Secure identities for the Telematics infrastructure (TI) 2.0
published on 27.05.2021
The Telematics Infrastructure marks the first steps by the German healthcare sector on the road towards comprehensive digitalization. And there’s already talk about developing the system further. One thing is certain, card-based identities will be supplemented and replaced by secure digital identities in the future which will have a key role to play moving forward to the TI 2.0. Dr. Kim Nguyen, Managing Director of D Trust, explains how the much-cited federated identity management works and which authentication solutions have the most promising prospects for the future.
Federated identity management in the Telematics Infrastructure
gematik sees federated identity management as one of the most important central pillars on the road towards the Telematics Infrastructure 2.0. What exactly does this term mean?
A person’s health data is highly sensitive and must be protected. This applies even more when you link the person to the data. That’s why clear rules are needed to determine which rights are needed to access which data. And that is precisely what identity management means. For identity management to be federated, different digital identity providers need to interconnect.
How exactly does it work?
According to gematik, the Telematics Infrastructure 2.0 is to become an ‘arena for digital medicine’ where various providers can offer specialist services. A user should then be able to use the secure identity that allows them to use a specialist service, ideally also for services offered by other providers. Everything is to work like a single sign-on. One example: A doctor has received an identity from Provider A, but wants to use Provider B’s service for this identity. Provider B uses a digital protocol to ask Provider A whether the user is known to them. If the answer is yes, the user is permitted to access the service. There must, of course, be rules in place for this to work, i.e., sets of rules that give providers certain levels of trust. The identities of providers with the highest level are accepted by every other provider. Identities from the lowest level may not be recognized at all and those from the middle level only if certain rules are met.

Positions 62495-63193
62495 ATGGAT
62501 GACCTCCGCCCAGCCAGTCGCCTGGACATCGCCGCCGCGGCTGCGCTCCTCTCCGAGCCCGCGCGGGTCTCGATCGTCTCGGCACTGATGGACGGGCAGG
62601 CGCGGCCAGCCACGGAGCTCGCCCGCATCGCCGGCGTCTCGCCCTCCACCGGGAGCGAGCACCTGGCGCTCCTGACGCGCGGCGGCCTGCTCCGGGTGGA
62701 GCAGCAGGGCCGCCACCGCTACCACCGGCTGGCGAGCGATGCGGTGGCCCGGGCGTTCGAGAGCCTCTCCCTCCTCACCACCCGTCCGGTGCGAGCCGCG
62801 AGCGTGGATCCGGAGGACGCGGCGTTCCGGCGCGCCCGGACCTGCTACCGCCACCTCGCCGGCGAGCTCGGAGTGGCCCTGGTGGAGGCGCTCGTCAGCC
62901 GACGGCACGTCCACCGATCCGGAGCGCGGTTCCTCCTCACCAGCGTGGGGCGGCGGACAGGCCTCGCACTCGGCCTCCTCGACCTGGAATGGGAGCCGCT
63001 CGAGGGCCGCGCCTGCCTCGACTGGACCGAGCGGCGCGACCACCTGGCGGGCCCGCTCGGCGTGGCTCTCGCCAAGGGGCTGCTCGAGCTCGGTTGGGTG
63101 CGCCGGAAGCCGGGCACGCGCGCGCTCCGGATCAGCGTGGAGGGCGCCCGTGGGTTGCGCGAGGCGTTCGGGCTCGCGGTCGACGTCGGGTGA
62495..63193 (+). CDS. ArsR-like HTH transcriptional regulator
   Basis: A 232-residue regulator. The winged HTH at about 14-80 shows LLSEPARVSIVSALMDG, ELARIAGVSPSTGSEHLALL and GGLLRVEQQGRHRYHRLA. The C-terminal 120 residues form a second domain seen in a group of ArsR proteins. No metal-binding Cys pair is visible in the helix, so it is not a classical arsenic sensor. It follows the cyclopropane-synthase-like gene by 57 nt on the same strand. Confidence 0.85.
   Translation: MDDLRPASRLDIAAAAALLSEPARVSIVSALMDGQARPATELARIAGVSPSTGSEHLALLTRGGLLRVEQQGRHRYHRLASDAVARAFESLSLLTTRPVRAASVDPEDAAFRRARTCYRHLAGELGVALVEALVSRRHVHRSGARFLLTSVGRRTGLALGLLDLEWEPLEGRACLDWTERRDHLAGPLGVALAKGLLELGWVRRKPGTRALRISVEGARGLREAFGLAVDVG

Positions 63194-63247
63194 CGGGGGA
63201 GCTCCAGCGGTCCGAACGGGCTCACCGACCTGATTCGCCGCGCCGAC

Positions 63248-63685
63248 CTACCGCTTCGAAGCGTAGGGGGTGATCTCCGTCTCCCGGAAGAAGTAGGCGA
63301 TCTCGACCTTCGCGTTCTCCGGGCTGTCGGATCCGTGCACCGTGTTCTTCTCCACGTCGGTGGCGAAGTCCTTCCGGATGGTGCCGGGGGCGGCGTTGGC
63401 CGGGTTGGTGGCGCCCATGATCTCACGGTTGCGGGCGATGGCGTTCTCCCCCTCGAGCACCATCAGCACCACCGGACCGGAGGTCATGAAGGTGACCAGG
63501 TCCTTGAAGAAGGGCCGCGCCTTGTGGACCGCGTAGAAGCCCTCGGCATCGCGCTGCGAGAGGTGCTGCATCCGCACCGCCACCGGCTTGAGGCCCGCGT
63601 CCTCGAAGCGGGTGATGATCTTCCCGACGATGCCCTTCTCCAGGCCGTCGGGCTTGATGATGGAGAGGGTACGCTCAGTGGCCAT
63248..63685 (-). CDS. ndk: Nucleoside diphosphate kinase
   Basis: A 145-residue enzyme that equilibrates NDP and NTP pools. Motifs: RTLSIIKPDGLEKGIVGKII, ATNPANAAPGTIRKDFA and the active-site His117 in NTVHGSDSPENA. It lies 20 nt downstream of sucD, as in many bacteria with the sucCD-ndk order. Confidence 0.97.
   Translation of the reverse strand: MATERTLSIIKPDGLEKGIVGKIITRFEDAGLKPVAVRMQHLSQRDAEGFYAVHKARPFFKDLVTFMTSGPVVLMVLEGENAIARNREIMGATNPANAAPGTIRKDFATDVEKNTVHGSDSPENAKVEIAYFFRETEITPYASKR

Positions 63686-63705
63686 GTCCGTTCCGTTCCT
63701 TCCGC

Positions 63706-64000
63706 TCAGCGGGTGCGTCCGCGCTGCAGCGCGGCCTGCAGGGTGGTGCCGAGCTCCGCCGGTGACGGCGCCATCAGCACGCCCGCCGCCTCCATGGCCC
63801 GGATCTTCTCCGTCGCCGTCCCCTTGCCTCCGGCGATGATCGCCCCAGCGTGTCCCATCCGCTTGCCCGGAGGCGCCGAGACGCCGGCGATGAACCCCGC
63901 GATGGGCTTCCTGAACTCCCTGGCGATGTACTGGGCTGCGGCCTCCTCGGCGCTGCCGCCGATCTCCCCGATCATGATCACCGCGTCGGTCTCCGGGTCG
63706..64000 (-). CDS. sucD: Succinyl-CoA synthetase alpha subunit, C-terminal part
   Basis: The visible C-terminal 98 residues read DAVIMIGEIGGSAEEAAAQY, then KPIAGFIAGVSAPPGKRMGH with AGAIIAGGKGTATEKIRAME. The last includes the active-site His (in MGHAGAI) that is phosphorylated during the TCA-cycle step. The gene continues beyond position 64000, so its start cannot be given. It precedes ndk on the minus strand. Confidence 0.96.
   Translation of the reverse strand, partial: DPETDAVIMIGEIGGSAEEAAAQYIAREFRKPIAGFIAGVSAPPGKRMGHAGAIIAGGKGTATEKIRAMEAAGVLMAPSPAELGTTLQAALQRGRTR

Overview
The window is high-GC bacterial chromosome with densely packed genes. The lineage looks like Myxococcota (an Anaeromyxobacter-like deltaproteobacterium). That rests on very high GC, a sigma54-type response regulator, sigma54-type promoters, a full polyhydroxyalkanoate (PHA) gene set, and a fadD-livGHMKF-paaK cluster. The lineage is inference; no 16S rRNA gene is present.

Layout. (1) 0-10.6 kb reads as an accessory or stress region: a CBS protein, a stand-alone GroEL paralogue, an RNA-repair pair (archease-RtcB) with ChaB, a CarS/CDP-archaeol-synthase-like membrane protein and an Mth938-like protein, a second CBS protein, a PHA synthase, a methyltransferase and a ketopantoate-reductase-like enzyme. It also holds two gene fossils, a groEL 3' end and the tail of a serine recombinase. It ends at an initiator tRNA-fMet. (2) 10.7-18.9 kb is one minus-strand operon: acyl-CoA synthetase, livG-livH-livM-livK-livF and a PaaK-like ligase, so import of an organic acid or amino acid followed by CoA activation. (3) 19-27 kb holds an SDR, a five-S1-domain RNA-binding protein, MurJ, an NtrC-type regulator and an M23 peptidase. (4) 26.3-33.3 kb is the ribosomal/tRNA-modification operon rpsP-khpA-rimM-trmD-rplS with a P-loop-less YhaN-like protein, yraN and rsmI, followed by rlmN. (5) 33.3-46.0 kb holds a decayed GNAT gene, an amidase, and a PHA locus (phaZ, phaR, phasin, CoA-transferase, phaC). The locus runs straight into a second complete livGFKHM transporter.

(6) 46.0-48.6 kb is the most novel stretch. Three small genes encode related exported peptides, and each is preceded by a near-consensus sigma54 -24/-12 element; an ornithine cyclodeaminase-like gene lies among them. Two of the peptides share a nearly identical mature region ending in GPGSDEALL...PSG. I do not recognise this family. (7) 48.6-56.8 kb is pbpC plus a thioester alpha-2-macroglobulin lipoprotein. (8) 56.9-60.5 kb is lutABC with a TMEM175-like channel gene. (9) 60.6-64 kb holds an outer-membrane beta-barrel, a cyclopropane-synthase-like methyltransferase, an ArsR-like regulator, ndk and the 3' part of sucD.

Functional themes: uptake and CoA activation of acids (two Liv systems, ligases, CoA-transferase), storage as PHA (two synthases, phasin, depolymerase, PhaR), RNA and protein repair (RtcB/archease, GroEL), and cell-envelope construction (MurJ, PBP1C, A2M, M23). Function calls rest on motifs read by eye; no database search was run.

How do users authenticate themselves for these services?
It makes sense to use what already exists. However, a distinction should be made here: Patients who have a password account with their statutory health insurance company, for instance, could use this authentication mechanism for other services as part of federated identity management. That being said, username password combinations are by far the lowest level of trust. A higher level will be needed for certain applications. The cards currently used for medical professionals already offer this. A doctor confirms their personal identity with the electronic health professional card (eHPC) and that of their practice with an SMC-B card. A valid and secure system.
So today’s cards are already the solution?
At least they will be around for some time. Doctors who have just invested not only in the cards themselves but also in connectors and readers need not worry. But in the medium term, card solutions are not to be the only means of authentication. The real aim is to become more independent of hardware, not least for those insured who also want and should be able to access data in the TI. For them, card terminals are certainly out of the question, especially now in an era of mobile devices, when I know for a fact that my own children have no idea what a desktop PC is. What’s more, people from other health professions will connect to the Telematics Infrastructure. Particularly in the nursing sector where mobile deployment scenarios seem more realistic. That’s why I am convinced that in the end everything will boil down to virtualization of the existing cards, initially, of course, in addition to hardware-based technology.
Which technological approach is to be used for this virtualization?